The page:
The high-interest rates are not the only evidence of exploitation of the unbanked. According to Eisenberg-Guyot et al. (2018), as an alternative source of credit, pawnbrokers customarily offer to buy customers’ property for the advancement of cash. They (pawnbrokers), however, allow the customers to purchase the goods but at a higher cost. Moreover, while the loans offer by the alternatives such as pawnbrokers, car-title lenders, and check cashers often presented as a one-off emergency alternative, most borrowers take multiple facilities throughout the year and rarely discharge the debt fast enough. On average, the unbanked remain in debt five months a year, paying an average of $520 in fees and loan interests averaging $375 (Eisenberg-Guyot et al., 2018). The alternative facilities, therefore, continue to exploit them with high interest, fees, and sometimes seize their property when they default.

Part of the reason for the bulk of the unbanked remaining without bank accounts is the regulations that banks have to comply with to remain operational. Government regulations require banks to comply with the regulations, some of which are not only burdensome to the banks but also limit their profitability, thus preventing them from reaching out to the unbanked (Rubin & Felt, 2016). Thus, the safety and soundness regulations that prevent bankers from the unbanked are the bottlenecks for banks.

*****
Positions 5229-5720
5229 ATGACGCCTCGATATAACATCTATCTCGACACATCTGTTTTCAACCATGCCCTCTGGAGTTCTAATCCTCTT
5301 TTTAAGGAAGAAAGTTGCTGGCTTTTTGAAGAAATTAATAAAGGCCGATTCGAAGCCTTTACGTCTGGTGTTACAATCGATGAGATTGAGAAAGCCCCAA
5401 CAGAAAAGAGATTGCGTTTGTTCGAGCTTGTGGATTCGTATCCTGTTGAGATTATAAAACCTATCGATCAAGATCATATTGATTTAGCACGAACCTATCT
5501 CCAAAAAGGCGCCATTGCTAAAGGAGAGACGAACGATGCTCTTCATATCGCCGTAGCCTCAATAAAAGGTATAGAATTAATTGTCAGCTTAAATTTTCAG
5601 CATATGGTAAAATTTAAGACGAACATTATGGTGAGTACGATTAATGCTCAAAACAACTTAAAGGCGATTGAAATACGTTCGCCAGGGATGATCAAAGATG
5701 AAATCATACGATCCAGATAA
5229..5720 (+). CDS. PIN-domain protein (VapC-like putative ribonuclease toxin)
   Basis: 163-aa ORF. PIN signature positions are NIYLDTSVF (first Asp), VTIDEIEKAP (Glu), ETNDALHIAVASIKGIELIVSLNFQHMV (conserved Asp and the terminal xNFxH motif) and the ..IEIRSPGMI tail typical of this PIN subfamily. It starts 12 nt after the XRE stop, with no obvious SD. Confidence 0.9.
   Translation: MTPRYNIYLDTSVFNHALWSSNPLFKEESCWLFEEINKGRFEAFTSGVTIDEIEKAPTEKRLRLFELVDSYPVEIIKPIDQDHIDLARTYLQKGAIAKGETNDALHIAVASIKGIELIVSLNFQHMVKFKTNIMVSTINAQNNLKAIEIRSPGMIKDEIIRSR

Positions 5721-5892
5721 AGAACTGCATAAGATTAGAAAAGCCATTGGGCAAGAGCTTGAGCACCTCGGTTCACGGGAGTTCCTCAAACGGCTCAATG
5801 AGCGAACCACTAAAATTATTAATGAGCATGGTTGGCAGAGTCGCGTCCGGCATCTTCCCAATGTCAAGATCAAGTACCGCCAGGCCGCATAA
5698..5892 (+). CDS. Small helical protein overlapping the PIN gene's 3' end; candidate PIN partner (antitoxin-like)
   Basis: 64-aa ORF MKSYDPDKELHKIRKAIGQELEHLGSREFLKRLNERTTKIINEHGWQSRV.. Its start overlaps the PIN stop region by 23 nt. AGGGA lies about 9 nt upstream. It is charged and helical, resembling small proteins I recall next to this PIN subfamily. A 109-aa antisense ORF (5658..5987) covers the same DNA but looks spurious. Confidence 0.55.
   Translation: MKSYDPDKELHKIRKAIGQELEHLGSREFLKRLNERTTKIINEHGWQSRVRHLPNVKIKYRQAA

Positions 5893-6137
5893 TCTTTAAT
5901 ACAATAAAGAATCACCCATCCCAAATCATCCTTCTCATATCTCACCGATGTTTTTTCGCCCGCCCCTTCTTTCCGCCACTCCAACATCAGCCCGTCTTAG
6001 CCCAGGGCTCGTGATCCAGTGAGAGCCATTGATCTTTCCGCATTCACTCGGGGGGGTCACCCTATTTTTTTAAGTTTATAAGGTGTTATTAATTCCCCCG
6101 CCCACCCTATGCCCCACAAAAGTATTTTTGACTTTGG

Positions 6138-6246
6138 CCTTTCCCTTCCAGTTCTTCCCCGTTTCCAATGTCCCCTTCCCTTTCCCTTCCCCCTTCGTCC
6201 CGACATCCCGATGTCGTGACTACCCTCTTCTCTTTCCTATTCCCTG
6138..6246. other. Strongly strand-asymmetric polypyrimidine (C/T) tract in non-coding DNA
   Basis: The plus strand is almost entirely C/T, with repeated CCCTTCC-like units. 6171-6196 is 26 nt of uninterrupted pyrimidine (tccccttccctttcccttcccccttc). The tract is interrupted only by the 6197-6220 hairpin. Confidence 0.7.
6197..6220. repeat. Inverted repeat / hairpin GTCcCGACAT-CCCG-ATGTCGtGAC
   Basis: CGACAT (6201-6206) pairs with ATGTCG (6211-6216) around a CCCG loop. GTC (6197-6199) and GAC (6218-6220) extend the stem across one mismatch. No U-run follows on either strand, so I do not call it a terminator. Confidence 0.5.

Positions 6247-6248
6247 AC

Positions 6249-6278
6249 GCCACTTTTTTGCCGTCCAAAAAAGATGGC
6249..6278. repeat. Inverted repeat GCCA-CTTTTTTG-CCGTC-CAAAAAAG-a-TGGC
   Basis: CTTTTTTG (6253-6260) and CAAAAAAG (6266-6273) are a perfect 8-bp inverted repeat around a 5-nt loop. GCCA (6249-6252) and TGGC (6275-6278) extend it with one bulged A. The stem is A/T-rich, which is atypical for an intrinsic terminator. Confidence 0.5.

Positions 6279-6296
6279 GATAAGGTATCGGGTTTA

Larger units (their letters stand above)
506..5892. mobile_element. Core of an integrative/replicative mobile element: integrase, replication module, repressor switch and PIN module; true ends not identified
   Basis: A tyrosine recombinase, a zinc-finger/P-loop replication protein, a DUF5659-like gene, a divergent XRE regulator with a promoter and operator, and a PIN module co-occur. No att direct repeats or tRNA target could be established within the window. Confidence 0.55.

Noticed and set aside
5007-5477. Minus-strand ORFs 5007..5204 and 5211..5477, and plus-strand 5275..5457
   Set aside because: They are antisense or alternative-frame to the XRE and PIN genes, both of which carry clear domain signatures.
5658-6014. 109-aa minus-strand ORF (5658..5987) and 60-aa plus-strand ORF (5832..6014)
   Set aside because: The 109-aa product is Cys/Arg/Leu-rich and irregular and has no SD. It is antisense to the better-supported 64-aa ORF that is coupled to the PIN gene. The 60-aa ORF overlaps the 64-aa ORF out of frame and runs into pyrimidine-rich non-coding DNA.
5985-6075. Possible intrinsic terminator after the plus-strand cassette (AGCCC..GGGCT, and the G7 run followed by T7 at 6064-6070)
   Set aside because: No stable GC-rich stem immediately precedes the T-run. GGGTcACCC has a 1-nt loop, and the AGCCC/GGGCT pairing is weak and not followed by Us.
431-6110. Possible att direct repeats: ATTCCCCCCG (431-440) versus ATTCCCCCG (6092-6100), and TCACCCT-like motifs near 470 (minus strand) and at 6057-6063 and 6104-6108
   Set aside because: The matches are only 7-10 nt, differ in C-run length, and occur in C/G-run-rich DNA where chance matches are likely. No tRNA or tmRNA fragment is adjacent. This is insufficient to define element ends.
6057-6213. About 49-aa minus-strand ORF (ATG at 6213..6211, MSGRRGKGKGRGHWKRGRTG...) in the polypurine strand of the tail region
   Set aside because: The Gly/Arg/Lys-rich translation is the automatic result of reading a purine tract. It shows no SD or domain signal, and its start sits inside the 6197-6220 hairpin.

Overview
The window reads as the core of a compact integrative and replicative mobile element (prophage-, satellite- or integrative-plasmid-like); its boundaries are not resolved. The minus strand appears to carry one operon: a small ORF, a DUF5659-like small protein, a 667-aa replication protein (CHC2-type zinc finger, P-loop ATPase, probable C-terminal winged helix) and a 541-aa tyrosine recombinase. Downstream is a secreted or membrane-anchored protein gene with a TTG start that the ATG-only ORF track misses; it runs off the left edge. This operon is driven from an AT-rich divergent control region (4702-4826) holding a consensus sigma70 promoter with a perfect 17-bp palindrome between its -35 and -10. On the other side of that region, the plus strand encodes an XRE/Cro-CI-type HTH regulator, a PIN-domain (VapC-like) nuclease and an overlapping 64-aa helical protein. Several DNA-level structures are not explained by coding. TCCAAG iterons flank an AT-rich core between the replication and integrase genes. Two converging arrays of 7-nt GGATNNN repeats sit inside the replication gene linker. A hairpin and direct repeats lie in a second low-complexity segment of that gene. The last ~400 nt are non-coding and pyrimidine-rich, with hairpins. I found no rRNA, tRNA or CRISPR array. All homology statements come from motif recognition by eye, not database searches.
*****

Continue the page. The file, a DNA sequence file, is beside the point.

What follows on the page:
Banks have an opportunity to not only widen their customer base but also make profits. Eisenberg-Guyot et al. (2018) posit that the payday lending industry grew from advancing just $10 billion in credit in the 1990s to $48 billion in 2011, pointing to a growing industry. To meet the needs of Low-credit score consumers, therefore, banks must be innovative in their approach to this group. One way of tapping into the potential market is to identify regulatory barriers limiting their ability to expand their customer offerings (Rubin & Felt, 2016).  Banks and credit unions must, therefore, look for a workaround the safety and soundness regulations. Additionally, traditional lending institutions have an opportunity of working with innovative technology companies, thus enabling them to navigate regulatory barricades while expanding their services beyond their traditional markets.

Paying 400-500% percent on loans and credit is indeed exploitation that the unbanked have to undergo given their low credit scores. The inaccessibility of traditional credit facilities due to regulatory bottlenecks is the main reason for this suffering by the unbanked. It is important to have a new regulatory regime, which will allow the underserved population to access lower-rated credits. Beyond regulations, the institutions should also look to innovation in technology to enable them to tap and expand their customer base for both their profitability and benefit to the unbanked.

 

 

 

References

Eisenberg-Guyot, J. et al. (2018). From payday loans to pawnshops: Fringe banking, the unbanked, and health.  Health Affairs, 37(3), 429-437.

Rubin, J. & Felt, D. (2016). Online lenders are answer to unbanked problem. American Banker. Retrieved from https://www.americanbanker.com/opinion/online-lenders-are-answer-to-unbanked-problem

Tankersley, J. (2019). The Fed just cut interest rates. Here’s what that means for you. The New York Times. Retrieved from https://www.nytimes.com/2019/07/31/your-money/fed-interest-rates.html